Susanna J. Sturgis   Martha's Vineyard writer and editor
writer editor born-again horse girl

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January 20, 2009

For some time now Garnet Rogers has been singing a kick-ass song called "Junior." It begins: "Born on second base, you thought you hit a double / You don't speak for me." I whooped and hollered the first time I heard it, and whenever I had Get a Witness in Uhura Mazda's CD player, I'd repeat that track several times, bellowing along with the windows open. Since November 4, Garnet's been saying in concert that he looks forward to retiring that song.

Today's the day.

Today's the day, and though I hate to admit it in public, I feel sorry for George W. Bush. I sure don't regret the departure of quite possibly the worst president in U.S. history and the end of quite possibly the most arrogant, lawless administration ever, but I feel sorry for the schmuck who was so far out of his league that he'll probably never know just how bad his performance was. Some people like to think that it's cream that rises to the top; others are sure that it's scum. The Bush II administration provides abundant evidence for the latter, but Dubya himself argues for a third option: mediocrity. Mediocrity rises to the top.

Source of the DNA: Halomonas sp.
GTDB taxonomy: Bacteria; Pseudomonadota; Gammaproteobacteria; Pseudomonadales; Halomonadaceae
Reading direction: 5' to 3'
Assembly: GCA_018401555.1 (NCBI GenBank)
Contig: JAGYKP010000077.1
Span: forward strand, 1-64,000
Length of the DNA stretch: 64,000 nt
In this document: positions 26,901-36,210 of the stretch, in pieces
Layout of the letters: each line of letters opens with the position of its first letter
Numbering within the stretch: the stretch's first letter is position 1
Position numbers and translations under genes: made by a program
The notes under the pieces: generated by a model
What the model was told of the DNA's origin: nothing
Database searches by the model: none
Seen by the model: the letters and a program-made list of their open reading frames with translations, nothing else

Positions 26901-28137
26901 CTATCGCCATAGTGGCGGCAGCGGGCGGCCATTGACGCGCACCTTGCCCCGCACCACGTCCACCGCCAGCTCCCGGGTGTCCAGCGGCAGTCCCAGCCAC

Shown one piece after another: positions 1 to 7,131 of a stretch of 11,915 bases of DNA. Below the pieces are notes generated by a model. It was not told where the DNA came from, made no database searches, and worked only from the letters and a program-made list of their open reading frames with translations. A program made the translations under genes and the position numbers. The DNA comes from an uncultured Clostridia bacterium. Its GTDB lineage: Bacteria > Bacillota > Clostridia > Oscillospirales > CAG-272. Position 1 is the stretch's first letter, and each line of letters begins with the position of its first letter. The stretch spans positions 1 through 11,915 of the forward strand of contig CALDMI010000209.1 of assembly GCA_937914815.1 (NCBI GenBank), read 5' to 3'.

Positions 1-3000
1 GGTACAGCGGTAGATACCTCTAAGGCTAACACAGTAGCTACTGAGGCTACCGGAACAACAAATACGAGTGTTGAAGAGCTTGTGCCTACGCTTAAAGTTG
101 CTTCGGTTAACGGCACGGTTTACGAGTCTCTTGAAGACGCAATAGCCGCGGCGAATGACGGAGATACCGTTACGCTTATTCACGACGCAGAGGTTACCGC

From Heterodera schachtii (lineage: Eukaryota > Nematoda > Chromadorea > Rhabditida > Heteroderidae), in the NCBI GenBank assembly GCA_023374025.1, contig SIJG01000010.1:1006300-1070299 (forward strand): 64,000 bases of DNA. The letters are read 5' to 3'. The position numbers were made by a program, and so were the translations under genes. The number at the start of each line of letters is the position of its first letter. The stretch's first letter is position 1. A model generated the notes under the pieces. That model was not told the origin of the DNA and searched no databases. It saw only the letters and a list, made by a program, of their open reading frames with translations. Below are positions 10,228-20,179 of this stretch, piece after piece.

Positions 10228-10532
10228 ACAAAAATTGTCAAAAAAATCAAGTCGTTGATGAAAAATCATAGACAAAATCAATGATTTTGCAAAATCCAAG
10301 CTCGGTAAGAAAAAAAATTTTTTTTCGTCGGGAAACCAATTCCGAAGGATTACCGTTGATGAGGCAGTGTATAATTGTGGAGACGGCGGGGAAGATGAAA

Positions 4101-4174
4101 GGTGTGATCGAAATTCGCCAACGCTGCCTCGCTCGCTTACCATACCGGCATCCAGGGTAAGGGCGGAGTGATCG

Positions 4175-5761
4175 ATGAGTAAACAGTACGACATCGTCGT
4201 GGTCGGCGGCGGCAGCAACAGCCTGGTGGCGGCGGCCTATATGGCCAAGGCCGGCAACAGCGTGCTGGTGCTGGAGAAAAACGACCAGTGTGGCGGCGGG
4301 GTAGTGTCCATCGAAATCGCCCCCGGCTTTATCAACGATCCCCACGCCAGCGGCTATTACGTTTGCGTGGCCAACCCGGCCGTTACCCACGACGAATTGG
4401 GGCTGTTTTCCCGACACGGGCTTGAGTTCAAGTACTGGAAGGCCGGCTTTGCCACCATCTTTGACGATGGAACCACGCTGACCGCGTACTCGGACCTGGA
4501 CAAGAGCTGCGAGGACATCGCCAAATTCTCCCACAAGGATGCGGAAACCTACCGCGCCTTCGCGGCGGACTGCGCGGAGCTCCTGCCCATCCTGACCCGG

Not just any mediocrity, mind you. Garnet Rogers nailed it: "Born on second base, you thought you hit a double." Mediocrity backed by big money and big connections rises to the top. And once it gets there, it can wreak as much havoc as any evil mastermind. Evil masterminds make better antagonists and villains and mediocre schmucks; no wonder they're so popular in superhero comics and TV, book, and movie thrillers. And in monotheistic religions: without Satan, so the feeling goes, what would make us mortals pay attention to God?

Mediocrity is the bigger problem. Mediocrity and everything that enables it to rise to the top. Money for sure, and connections: without them George W. Bush would have washed out long before he got a foot on the road to the White House. But don't forget all the people who let mediocrity rise because it's easier to manipulate. In that, the outgoing George has a few things in common with his namesake the king of England who presided over the departure of thirteen colonies from the British Empire. Funny how the republican, electoral form of government falls heir to the worst faults of hereditary monarchy.


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